Widely recognized as America's leading appeal lawyer, Alan Dershowitz was the man chosen to prepare the appeal should O.J. Simpson have been convicted. In this book he uses this case to examine the larger issues and to identify the social forces - media, money, gender and race - that shape the criminal justice system in America today. How could one of the longest trials in the history of America's judicial system produce a verdict after only hours of jury deliberation? Was this really a case of circumstantial evidence? And finally, is it possible that some jurors, who believed that O.J. Simpson did indeed murder Nicole Brown and Ronald Goodman, could properly have found him not guilty as a matter of law - and of justice? The crucial questions raised by the O.J. Simpson case, and Professor Dershowitz's surprising answers, reassess the case and the strengths and weaknesses of the legal system in America.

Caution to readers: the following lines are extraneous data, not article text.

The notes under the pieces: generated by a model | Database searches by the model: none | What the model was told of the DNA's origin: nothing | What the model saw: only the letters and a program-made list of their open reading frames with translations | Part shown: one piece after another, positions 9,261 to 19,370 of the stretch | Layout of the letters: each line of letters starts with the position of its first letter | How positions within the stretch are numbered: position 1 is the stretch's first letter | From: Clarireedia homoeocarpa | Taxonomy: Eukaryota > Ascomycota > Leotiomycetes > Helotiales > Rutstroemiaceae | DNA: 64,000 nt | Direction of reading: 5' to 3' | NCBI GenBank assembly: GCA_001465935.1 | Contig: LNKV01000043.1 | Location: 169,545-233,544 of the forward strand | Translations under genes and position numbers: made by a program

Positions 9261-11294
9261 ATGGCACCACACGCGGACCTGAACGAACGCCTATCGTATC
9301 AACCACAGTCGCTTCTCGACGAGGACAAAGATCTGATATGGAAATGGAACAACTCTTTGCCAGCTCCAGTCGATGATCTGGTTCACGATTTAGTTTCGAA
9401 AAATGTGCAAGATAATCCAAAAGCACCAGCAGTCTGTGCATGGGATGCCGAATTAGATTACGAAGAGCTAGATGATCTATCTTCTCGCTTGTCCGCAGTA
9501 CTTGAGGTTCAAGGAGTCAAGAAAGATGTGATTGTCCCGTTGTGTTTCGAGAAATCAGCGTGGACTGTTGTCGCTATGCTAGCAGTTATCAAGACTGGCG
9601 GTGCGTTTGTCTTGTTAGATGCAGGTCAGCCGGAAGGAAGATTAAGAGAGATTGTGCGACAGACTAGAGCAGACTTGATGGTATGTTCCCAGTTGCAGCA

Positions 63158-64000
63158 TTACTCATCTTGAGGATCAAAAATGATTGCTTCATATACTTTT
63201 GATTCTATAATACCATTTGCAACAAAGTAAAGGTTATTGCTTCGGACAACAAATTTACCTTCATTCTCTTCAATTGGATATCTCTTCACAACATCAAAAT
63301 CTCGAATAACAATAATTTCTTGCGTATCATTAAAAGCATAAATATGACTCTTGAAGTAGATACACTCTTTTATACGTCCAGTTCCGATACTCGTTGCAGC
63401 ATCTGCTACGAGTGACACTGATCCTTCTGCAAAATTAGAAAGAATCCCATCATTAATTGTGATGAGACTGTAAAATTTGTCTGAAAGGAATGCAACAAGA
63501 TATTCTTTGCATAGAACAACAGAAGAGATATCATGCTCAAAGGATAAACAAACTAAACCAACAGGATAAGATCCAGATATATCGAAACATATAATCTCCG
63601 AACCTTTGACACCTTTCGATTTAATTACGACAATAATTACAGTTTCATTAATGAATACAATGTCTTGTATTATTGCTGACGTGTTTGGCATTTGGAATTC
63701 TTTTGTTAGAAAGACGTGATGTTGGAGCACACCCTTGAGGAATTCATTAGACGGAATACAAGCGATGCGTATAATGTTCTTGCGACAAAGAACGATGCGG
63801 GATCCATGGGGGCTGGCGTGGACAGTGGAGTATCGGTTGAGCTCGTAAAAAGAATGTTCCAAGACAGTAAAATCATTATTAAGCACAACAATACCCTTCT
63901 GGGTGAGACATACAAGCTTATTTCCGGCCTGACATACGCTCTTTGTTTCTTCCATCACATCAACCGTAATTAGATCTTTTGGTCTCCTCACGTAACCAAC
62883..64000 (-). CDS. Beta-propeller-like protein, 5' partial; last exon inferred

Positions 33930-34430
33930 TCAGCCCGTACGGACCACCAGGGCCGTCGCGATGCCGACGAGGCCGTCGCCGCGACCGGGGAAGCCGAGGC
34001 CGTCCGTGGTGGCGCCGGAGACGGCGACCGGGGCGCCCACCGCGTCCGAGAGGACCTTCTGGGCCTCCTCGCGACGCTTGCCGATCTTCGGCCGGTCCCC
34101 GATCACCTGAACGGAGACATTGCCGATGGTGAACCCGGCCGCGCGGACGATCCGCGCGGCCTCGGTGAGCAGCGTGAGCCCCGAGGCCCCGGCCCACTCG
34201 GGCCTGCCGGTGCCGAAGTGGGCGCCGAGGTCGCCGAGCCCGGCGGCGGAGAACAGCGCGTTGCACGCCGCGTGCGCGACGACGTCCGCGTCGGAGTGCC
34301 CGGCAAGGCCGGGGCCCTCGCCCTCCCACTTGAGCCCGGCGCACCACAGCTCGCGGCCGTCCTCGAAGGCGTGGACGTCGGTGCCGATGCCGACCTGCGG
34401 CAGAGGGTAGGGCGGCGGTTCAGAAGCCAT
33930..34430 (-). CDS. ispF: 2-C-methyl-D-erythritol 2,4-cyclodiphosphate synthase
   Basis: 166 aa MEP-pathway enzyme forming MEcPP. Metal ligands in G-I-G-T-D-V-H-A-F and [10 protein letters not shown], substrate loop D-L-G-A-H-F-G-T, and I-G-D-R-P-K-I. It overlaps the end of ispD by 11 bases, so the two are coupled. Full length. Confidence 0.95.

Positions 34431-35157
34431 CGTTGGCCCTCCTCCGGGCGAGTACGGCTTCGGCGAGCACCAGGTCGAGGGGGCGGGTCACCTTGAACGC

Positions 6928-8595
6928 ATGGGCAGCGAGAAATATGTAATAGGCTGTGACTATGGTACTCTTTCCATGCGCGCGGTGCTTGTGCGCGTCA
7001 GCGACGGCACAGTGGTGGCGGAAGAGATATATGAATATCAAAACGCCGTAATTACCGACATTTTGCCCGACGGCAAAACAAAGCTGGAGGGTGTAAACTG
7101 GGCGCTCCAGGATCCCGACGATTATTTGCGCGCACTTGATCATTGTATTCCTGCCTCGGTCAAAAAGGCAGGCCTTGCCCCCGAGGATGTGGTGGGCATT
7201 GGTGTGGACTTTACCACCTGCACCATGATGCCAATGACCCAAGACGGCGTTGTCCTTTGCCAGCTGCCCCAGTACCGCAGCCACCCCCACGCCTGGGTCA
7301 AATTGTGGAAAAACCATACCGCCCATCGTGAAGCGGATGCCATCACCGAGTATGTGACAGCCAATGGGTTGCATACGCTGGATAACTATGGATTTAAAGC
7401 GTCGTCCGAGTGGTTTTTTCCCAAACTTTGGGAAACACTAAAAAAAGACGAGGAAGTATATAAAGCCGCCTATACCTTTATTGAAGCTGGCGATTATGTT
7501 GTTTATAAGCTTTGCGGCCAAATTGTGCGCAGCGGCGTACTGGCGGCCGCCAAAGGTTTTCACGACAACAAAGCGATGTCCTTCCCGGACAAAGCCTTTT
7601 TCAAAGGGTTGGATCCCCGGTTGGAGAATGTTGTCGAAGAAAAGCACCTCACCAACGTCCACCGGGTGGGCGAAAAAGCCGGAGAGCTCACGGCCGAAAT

Law, Rules-Procedures, Civil-Procedure,